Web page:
<re_irc> <dirbaio> that's linux's fault I'd say :D
<re_irc> <ryan-summers> It was allocating emulated USB drivers until it eventually started refusing to allocate more
<re_irc> <ryan-summers> Then it crashed my PC when I unloaded the kernel module
<re_irc> <ryan-summers> So... yay :D
<re_irc> <dirbaio> cursed
<re_irc> <James Munns> program exit (wrt static cleanups) should act equivalent to a hard abort/sigkill, basically
<re_irc> <James Munns> but yeah, if your OS is still holding the FS or whatever
<re_irc> <James Munns> or you rely on a "umount" or something in drop, that won't happen
<re_irc> <James Munns> (not sure what kind of usb devices you are emulating, disks, serial ports, etc.)
<re_irc> <James Munns> serial ports might get held by networkmanager, for example
<re_irc> <James Munns> which will ping them as modems periodically lol
<re_irc> <dirbaio> oh I hate that :D
<re_irc> <James Munns> at least it did that at some point "back in the day"
<re_irc> <dirbaio> "oh look, an UART! let's send random garbage to it just in case it's a modem, what could go wrong!"
<re_irc> <James Munns> leading to a very confused device attached to my RPi
<re_irc> <ryan-summers> In windows, if your UART port happens to send data shortly after being connected (or shortly after the PC boots) Windows will install a ball mouse driver to it
<re_irc> <ryan-summers> Which will lock up your device until you plug cycle it
<re_irc> <dirbaio> wat
<re_irc> <ryan-summers> Because apparently 90s era ball mice communicated via slow UART comms, and they keep the driver in windows for backwards compatibility
<re_irc> <ryan-summers> So you specifically have to be careful for any UARTs connected to Windows machines to hold off on transmissions or you risk WIndows taking over the device as a ball mouse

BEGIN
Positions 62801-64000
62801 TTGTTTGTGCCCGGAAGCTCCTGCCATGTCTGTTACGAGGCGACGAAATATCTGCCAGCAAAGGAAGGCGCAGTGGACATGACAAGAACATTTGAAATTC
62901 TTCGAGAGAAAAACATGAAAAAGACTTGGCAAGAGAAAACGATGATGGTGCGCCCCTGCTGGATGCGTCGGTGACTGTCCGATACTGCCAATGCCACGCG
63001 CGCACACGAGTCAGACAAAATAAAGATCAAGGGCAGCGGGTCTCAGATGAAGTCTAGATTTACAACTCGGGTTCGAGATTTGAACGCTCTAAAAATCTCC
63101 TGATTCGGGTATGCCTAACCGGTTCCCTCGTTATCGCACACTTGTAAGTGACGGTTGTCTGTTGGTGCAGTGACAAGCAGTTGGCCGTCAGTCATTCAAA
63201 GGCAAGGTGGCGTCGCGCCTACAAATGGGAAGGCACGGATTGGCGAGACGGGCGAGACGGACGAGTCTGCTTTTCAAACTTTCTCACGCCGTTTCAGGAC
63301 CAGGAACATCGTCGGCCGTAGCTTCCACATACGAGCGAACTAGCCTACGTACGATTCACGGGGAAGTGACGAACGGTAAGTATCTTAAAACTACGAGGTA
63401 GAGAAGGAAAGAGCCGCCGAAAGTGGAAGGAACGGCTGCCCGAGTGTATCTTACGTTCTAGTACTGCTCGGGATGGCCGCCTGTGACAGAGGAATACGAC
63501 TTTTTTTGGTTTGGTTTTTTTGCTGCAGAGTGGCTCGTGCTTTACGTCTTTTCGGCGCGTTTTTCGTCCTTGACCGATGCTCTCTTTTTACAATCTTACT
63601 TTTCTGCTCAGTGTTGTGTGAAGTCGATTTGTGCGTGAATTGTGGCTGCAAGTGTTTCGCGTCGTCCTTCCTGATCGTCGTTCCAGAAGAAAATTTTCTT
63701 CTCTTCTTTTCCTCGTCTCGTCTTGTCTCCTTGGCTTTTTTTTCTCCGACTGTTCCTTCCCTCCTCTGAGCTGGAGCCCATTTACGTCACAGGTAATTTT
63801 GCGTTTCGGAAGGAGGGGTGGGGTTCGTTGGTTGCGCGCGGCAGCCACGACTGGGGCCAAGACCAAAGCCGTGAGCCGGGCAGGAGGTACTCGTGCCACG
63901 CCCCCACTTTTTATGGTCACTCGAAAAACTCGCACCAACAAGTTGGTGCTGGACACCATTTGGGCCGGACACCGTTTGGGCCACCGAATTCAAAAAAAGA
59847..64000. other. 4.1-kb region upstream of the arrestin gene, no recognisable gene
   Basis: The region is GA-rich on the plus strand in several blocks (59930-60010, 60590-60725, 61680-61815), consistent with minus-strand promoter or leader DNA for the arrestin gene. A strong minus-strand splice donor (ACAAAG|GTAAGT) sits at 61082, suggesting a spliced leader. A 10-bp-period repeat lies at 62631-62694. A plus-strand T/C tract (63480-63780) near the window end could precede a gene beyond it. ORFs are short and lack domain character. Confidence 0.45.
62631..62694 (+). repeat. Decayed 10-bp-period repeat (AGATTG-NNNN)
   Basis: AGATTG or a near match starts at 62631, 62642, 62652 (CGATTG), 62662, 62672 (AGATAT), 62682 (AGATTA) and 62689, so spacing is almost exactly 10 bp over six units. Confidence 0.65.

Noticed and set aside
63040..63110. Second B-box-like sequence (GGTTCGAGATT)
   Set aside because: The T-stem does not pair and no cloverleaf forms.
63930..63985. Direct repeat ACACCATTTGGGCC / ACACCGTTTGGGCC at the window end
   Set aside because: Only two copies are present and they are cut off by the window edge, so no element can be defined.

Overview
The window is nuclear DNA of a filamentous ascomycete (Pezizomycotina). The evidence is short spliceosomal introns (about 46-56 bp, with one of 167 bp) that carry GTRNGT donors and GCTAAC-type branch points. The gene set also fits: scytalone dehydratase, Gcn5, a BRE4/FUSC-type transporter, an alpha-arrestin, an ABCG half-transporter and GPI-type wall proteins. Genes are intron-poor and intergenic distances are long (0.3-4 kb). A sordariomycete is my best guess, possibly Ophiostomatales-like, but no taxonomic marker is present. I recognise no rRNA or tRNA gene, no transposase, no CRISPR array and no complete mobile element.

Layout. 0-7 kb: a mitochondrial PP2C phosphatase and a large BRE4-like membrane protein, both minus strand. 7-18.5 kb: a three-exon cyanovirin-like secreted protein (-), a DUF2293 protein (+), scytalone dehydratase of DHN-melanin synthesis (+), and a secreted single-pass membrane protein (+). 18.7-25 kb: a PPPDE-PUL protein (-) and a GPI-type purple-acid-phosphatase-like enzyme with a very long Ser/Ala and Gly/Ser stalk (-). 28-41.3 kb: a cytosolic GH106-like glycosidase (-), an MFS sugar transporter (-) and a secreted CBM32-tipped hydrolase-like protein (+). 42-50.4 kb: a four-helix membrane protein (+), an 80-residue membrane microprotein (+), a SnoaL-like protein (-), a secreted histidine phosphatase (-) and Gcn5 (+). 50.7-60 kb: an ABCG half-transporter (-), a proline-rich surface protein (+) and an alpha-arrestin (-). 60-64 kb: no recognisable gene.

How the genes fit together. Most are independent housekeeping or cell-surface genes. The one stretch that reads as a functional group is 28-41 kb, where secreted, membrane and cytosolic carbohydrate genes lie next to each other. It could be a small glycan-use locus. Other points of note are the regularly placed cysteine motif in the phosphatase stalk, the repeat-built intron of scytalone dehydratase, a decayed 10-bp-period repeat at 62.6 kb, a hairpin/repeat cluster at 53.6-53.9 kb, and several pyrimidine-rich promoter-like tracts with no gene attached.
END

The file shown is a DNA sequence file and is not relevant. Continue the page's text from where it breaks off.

<re_irc> <ryan-summers> Or you can disable the ball mouse driver
<re_irc> <ryan-summers> It's another one of those cursed things that I had the privilege of learning :)
<re_irc> <ryan-summers> This is sometimes why troubleshooting guides recommend plug cycling devices
<re_irc> <TimSmall> James Munns dirbaio That's ModemManager rather than NetworkManager I think. Auto-probe behaviour is distro-specific, and controlled with udev-rules. These days (at least with the distros I've used), device probing is opt-in for auto-probing, and even for manual scanning (on Debian etc. "/lib/udev/rules.d/77-mm-usb-serial-adapters-greylist.rules").
<re_irc> <dirbaio> yeah, it was ModemManager on Arch a while ago
<re_irc> <dirbaio> dunno if it's fixed, I simply uninstalled it 😂
<re_irc> <dirbaio> yeah, it was ModemManager on Arch, 2-3 yearsago
<re_irc> <dirbaio> yeah, it was ModemManager on Arch, 2-3 years ago
<re_irc> <wembly> i just got a pyportal to play with embedded rust, and i'm kinda struggling with some what i'm assuming are basic concepts, i can't figure out why i can't get the neopixel to change colors
<re_irc> <wembly> i've basically combined the two examples in the bsp, (blinkie and neopixel) and it's just displaying white on the neopixel
<re_irc> <wembly> i've also tried slowing the timer down from 3mhz to 30mhz without any change
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<re_irc> <wembly> also does anyone have anything slightly more complex than the examples that are in the atsamd hal board bsp examples dir?